To put that into perspective, a 10-minute shower uses around 30 gallons with a low-flow shower head (which our house has), our clothes washer uses about 30 gallons per load, our toilet uses 3.5 gallons a flush, and our dishwasher averages 15 gallons a load. Even assuming 4 showers, 20 flushes, and a load of clothes and dishes every single day, that’s only 240 gallons. Perhaps someone enjoyed hour-long showers, or the toddler found the sound of flushing toilets amusing. Or worse… our house had an undetectable leak somewhere.

Unfortunately our first six months of water bills were estimated on previous usage, so we had to cough up around $150 every three months to pay our water and sewer bill. A couple of weeks ago, we finally had our first actual water meter reading. Our latest amount due? About negative $220.

That means our actual water usage since we moved in averaged $9 a month, or just under 2,000 gallons of water every 30 days. How do we manage to use only 70 gallons of water a day? It’s really nothing you couldn’t think of yourself:

  • We run full dishwasher loads only.
  • We take five-minute showers.
  • We don’t wash a shirt just because we wore it for two minutes.
  • We don’t run water unless it’s being used for something.

Maybe you’re thinking “why isn’t my water bill that low?” The reason is simple, and it’s not all your fault: water is cheap. A gallon of gasoline runs over $3 now, but a gallon of tap water goes for less than a penny. If something costs less than a penny, most people see that as “virtually free.” They might wonder why their water bill is $60 at the end of the month, but that isn’t enough to change the typical family’s water usage habits.

But don’t worry, you’ll soon be paying a couple hundred times more for that water. By 2050, much of the world will face water shortages–even parts of the United States. Maybe when you’re paying for water what you’re now paying for gas, people will start making every drop count.

Tuesday, May 23, 2006

This Article Is Absolutely Free; Pay Only Shipping and Handling

Author: Nick
Category: Money
Topics: ,

warning, hidden fees and wet floor ahead

Fortunately for you, there are no shipping and handling costs for this article (unless you’d like me to print it out for you and send it to you in a lovely decorative box). Some consumers in Florida and California, however, are learning the hard way that “free” doesn’t always mean “no cost.” As the Washington Post’s Caroline Mayer points out…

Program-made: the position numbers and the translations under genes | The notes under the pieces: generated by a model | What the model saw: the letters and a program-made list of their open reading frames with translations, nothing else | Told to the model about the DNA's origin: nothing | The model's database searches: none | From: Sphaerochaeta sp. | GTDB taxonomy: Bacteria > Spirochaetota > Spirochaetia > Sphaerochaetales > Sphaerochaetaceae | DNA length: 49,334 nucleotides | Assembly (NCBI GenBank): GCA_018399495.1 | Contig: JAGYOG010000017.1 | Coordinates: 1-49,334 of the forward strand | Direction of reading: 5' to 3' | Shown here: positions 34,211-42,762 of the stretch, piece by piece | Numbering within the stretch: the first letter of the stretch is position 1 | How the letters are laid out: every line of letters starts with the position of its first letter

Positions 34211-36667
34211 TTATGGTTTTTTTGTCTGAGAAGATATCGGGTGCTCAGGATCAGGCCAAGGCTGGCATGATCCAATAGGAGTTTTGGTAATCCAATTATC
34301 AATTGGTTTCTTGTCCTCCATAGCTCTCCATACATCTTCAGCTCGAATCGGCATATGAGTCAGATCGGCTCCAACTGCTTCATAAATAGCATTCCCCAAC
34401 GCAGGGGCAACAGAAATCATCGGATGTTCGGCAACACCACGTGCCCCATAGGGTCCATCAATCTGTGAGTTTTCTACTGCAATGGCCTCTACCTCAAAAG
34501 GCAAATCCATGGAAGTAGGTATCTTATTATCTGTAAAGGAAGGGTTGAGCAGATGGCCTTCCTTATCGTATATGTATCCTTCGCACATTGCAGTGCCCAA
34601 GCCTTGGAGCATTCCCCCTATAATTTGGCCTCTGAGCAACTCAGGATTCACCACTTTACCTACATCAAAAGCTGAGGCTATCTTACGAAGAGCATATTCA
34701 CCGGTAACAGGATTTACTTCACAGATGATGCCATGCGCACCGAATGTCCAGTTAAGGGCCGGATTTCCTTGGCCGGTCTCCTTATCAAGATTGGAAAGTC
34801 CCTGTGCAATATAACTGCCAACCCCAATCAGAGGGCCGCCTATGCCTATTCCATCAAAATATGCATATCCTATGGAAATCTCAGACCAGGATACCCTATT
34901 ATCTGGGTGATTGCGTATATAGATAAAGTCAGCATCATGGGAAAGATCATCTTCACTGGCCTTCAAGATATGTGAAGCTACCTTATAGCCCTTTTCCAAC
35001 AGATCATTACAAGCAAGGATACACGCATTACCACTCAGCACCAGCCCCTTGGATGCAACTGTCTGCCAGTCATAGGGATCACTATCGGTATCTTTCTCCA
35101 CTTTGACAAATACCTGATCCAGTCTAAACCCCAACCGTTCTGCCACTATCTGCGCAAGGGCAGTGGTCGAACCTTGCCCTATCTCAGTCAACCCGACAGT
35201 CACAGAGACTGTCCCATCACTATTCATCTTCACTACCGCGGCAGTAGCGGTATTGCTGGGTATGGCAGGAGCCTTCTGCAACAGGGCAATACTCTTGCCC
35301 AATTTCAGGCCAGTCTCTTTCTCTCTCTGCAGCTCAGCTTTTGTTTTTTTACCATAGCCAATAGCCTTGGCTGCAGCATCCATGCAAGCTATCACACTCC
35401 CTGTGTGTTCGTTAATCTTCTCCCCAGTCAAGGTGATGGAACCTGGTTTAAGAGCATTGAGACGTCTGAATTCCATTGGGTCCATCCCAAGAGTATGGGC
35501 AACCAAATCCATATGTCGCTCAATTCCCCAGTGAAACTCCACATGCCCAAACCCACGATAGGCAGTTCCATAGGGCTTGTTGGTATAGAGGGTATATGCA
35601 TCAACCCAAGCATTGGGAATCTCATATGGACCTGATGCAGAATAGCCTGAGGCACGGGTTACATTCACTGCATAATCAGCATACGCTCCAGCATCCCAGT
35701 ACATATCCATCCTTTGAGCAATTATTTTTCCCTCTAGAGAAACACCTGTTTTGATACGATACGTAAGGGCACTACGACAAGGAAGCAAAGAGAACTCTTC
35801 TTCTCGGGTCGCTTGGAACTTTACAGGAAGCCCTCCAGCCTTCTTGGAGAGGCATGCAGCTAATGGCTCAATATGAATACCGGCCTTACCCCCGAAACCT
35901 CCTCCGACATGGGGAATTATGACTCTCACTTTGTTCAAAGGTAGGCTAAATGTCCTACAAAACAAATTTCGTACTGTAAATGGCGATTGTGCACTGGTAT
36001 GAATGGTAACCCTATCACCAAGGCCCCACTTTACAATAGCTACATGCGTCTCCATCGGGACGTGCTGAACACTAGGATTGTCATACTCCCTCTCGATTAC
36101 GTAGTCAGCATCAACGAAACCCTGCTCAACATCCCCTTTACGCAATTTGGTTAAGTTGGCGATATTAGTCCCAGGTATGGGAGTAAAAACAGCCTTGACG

I called the Florida-based Email Discount Network to find out how these charges could have occurred. Supervisor Kristine Morales patiently explained that most consumers who were charged had agreed to take a survey–for a chance of winning a $1,000 online shopping spree. In the terms and conditions of the survey (which I think most consumers probably never read), there is a $12.95 nonrefundable initial fee, imposed after a 72-hour trial period, unless the consumer drops out and notifies the company by e-mail before then. Then, there’s a $14.95 monthly fee for the online shopping service.

It looks like consumers had plenty of chances to pick up on the fact that they wouldn’t be getting a free lunch here. In case you run across a similar offer in the future, follow these three simple steps to help determine if you’ll incur hidden charges for participating.

  1. Read the terms and conditions. In both of the cases Mayer mentions, the offer very clearly spelled out the fees in the lengthy but thorough fine print. Most people skip over this part since those pages of conditions can be long and boring. But a little reading now can save you from an unexpected charge later.
  2. Be wary of giving out credit cards or checking accounts. If an offer asks you for your account numbers, it’s a clear warning sign that there may be a conditional charge tucked away somewhere. Read the full terms of the offer and only give out your billing information once you’re certain you understand what you’re getting into.
  3. Search the internet for clues. Pick a few choice words from the offer and send them through any search engine to see if others have been burned by similar offers in the past. Oftentimes you’ll find that someone has already been pinged with hidden charges and that they took to the internet to lament their monetary mishap.

Friday, May 12, 2006

Breaking Financial Gender Inequality: Helping Women to Become Financially Independent

Author: Nick
Category: Money
Topics: , ,

a piggy bank is running a great feature on financial tips for women, but one tip in particular caught my attention:

Train yourself to be financially independent.

Uh-oh. I think my wife and I need to have a talk. And it gets worse…

While women are the ones who handle most of the day-to-day finances, the majority of women leave long-term financial planning to their husbands. Mistake.

Right now, I’m handling the day-to-day and long-term financial planning. This isn’t looking good.

Get an idea of exactly how much is coming in, where it’s going and what the two of you are saving or investing for specific future goals.

Okay, okay! I get the idea! After this Blog Marathon is over, I’m going to spend some time with my wife and go over our present financial situation and where I expect we’ll be in the coming years. And I would advise any husbands reading this to do the same with their wives.